Celebrating Russian Easter in Paris

Celebrating Russian Easter in Paris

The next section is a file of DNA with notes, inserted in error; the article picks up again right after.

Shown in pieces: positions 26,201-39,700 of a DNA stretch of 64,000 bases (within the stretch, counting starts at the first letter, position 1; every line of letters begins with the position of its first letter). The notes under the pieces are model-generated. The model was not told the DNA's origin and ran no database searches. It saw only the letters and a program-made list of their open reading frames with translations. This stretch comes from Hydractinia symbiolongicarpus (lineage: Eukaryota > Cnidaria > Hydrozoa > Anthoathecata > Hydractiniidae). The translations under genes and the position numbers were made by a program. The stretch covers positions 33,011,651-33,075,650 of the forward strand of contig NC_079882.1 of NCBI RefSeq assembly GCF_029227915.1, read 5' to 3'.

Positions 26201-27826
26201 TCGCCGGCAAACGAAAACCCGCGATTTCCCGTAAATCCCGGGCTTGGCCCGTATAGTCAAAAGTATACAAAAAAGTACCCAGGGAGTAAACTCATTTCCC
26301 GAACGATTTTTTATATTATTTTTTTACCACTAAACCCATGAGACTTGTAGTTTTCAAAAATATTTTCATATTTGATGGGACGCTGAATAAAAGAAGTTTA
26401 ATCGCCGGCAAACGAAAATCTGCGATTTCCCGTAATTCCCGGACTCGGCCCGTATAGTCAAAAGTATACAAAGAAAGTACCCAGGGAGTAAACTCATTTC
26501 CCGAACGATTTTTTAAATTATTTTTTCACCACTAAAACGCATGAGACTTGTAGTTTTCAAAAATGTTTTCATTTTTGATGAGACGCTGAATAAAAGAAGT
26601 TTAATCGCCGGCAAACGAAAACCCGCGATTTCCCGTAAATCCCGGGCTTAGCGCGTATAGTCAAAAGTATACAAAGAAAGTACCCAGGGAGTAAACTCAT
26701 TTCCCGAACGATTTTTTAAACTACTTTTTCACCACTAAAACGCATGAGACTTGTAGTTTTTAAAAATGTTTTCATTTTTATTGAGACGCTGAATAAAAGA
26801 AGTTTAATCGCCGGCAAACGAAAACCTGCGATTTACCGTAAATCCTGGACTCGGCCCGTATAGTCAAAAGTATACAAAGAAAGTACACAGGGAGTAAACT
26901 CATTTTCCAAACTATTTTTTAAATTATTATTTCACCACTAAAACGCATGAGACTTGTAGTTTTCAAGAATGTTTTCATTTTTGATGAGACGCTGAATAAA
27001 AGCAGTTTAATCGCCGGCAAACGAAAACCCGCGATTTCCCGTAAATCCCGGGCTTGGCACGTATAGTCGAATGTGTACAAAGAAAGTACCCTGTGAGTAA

Ukrainian style Easter eggs One Easter, two dates Ever wonder how one Easter could have two dates depending on where you live? Well, it was all Pope Gregory XIII’s fault five centuries ago. In both the East and the West Easters vary each year anyway since the date depends on the phases of the moon and the March 21st spring equinox. But when, in 1582, Pope Gregory drew up what we call today the “Gregorian calendar”, the Orthodox Church decided not to follow in stride and to keep the traditional “Julian calendar” established by Julius Cesar in 46 BC. As a result in 2013 Orthodox Easter doesn’t fall on March 31st, but on Sunday, May 5th and the Russian Easter celebration will begin on Wednesday, May 1st. Of course May 1st happens to be the one day of the year when hundreds of thousands of French “hit the streets” to demonstrate full force with trade union symbols, banners, horns, slogans and cries in the best of the Bastille tradition. But if this French “Fête du travail” tradition dates back to 1889, the celebration actually began three years earlier in Chicago and was intended to demand an 8 hour workday. May Day is also the one day of the year when no-one, adult or child alike, needs a vendor’s licence to sell bunches of “muguet” (Convallaria majalis) on street corners all over the country. Here in northern Burgundy we are lucky enough to live on the edge of a forest where this sweet smelling (and very toxic) flower grows everywhere. But if you pick or buy a bunch of muguet, lily of the valley in English, try and remember, especially if you have children, that every part of the flower is poisonous and it’s best to wash your hands once you’ve placed it in the vase! In Europe lilies of the valley also go by the name “larmes de Sainte Marie” (Saint Mary’s tears) and have a deeply religious significance. Where to celebrate Russian Easter in Paris In Paris, the 150 years old Alexander-Nevsky Cathedral, rue Daru in the 8 tharrondissement, is the main Russian church, though there are 17 other Russian churches or around the city and another 47 elsewhere in France. Most Russian people are Christian Orthodox and they have a unique way of saying “Happy Easter” on Easter Day. One person greets another with ‘Christ has risen.” to which the other person responds, “Indeed, he has risen.” If you’re in Paris, why not celebrate Russian Easter with blinis, borsch and vodka at one of the local restaurants before attending Saturday evening Russian midnight mass? The candle light procession and deep bass voices will sweep you away to the age old traditions of the mother country where baskets of red eggs, koulitch cakes and cream cheese paskas were brought to church before the priest’s candle lit all of the other candles and the baskets set outside the church received the Easter blessing. You can see a short version of what you’ll be attending here in Paris here.                                 Alexander-Nevsky Cathedral in Paris (8°) Cathédrale Saint Alexandre Nevsky Patriarcat de Constantinople 12, rue Daru 75008 Paris Métro : ”Ternes” ou “Courcelles” (2ème ligne) You’ll find a list of Russian churches at and a program various Russian events going on this spring and summer both in Paris and in other cities in France including a presentation of Stravinsky’s Sacré du Printemps at the Théâtre des Champs Elysées at two addresses – in French and in English, just click on the language version.  You’ll also find Russian grocers, restaurants, Easter markets, Russian language and conversation courses as well as places to buy koulitch and paskhas.  If, on the other hand, you’re into making the cake yourself, here’s also an address in English with a photo and recipe for your own koulitch and paskhas.               Candle-lit procession outside of Alexandre-Nevsky Cathedral Fabergé Easter eggs and the Russian Tsars It is impossible to speak about Russian Easter without mentioning the fabulous Fabergé Easter eggs. Born in St Petersburg into a Franco-Danish family who immigrated to Russia in 1830, when Louis XIV cracked down on the protestant minorities in France by revoking the Edit of Nantes, Pierre-Karl Fabergé (1846 – 1920) followed in his family’s footsteps and became a renowned jewellery maker. When the family moved to Dresden, Germany, the young Pierre-Karl attended a major German arts and craft school before touring Europe to perfect his craftsmanship and returning to St Petersburg to continue perfecting his trade. The House of Fabergé became above all famous for its Russian, jewel incrusted Easter eggs. Their first egg was made for Tsar Alexander III in 1885, who offered it to his wife, and the Tsar, Nicola II, had a standing order for two Fabergé gem encrusted eggs every year. What made the Fabergé eggs unique was not only the jewels, but, like the chocolate eggs Louis XIV offered to his courtesans, the unique surprises hidden inside each one. You can see Fabergés magnificent eggs by clicking on the videos here. The Fabergé family was forced to leave Russia in 1917, but Pierre-Karl’s great granddaughters still live in France today. In 2010 the family opened their first “boutique” in Geneva, Switzerland and displayed their first jewellery collection since 1918.                                     The Madona’s Lily clock, created by Fabergé in 1899 pour Nicolas II. Note that if you’re looking for the connection, as I was, between Russia and Fabergé perfume, it’s what the French would call a bit “tordu” or twisted. An American oil magnate of Russian descent by the name of Armand Hammer acquired several of the House of Fabergé‘s jewel incrusted eggs when Stalin needed money badly and was selling several of them off for scarcely more than $400 each.  Once Hammer decided to create the now famous cosmetics company, he neglected, however, to inform the Fabergé family that he was “borrowing”…